Knight gives $345,000 to Philadelphia media incubator

August 7, 2013
Category: Uncategorized

Knight Foundation | Knight Blog | Philadelphia

The Knight Foundation is putting $345,000 into Project Liberty, a digital media incubator housed in the headquarters of Interstate General Media, which owns The Philadelphia Inquirer, the Philadelphia Daily News and Philly.com.

Knight “supported the initial launch,” its release says; clients at the incubator “receive access to Philly.com, Inquirer.com and PhillyDailyNews.com as a platform for launching their new products.”

Knight’s press release says Philly.com “has incorporated several innovations from current and former incubator residents.”

For example, tapCLIQ’s mobile relationship management and advertising platform has been integrated into Philly.com’s mobile app, successfully attracting advertisers such as online grocer FreshDirect and Susquehanna Bank.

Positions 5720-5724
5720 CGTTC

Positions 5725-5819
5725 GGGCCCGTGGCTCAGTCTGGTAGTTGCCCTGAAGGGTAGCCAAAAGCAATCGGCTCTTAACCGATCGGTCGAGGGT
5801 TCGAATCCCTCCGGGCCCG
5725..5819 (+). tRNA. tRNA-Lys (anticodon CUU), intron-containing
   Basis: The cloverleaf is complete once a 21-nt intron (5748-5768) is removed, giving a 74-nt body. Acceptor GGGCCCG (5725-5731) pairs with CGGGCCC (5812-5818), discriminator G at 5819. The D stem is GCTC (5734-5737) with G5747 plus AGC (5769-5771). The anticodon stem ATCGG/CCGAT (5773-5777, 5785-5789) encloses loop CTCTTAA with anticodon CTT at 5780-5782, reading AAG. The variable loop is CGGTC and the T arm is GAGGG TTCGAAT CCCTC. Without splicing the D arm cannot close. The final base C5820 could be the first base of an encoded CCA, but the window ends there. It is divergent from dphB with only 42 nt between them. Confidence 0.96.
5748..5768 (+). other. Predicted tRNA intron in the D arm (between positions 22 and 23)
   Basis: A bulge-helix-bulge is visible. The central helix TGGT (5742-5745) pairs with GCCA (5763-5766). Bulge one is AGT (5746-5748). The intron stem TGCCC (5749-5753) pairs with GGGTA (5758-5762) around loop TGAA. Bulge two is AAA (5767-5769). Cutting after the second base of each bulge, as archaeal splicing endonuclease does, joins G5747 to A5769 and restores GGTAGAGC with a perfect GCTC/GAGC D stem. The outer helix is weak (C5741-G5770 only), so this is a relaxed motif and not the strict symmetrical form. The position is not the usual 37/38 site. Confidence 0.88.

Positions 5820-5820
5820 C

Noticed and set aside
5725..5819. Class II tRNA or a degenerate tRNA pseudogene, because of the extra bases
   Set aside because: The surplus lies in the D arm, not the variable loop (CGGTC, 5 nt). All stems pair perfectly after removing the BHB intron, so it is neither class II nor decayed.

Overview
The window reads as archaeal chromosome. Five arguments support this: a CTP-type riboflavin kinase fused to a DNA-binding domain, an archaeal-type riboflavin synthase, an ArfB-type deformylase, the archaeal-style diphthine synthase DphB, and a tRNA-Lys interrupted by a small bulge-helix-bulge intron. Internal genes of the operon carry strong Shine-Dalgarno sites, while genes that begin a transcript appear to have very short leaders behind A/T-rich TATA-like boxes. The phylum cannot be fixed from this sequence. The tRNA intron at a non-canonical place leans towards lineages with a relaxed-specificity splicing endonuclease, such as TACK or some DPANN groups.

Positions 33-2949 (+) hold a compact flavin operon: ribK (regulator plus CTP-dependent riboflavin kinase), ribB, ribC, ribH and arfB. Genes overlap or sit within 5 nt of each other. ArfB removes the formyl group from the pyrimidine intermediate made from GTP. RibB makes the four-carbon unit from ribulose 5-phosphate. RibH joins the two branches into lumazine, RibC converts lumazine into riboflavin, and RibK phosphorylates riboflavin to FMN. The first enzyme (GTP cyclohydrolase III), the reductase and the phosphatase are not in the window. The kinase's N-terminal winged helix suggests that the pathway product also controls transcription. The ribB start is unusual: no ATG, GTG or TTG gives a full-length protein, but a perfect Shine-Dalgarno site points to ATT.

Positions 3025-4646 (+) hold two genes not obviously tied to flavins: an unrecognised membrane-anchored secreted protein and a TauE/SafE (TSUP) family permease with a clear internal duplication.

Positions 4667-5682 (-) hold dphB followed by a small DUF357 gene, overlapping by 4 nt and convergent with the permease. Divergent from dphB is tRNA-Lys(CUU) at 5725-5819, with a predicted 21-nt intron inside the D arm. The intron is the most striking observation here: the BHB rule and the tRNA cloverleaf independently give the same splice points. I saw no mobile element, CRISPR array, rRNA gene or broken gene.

Among the incubator’s tenants are companies such as A View From My Seat, a photo-driven social network for sports fans, and CloudMine, which provides services to app developers.

Donna Frisby-Greenwood, Knight’s Philadelphia program director, writes that Project Liberty “is a learning ground for local college students and a magnet for attracting talent to Philadelphia.”

The New York Times, Turner Broadcasting, The Boston Globe, KQED and PRX house incubators in their offices. “A lot of companies have good ideas, but they need a test to say, ‘Is this actually a viable media product?’ and I think we have this exceptional audience — this tech team based in the newsroom,” New York Times editor Aron Pilhofer told Poynter’s Mallary Tenore in January.

In related Philly digital news, Joel Mathis writes about Inquirer Social Media Director Daniel Rubin’s site The Talk, which shares photos and stories from the Inquirer (along with a daily code that gets you in to the paper’s premium site).

Inquirer.com looks like a website put together by print journalists. The Talk looks like a website put together by a web journalist. It’s more visual, more dynamic, and — in this 21st century era of personal branding — it’s built around Rubin himself. That’ll probably irritate some old-timers, but the overall effect is to give the Inquirer‘s content a fresher, more welcoming edge.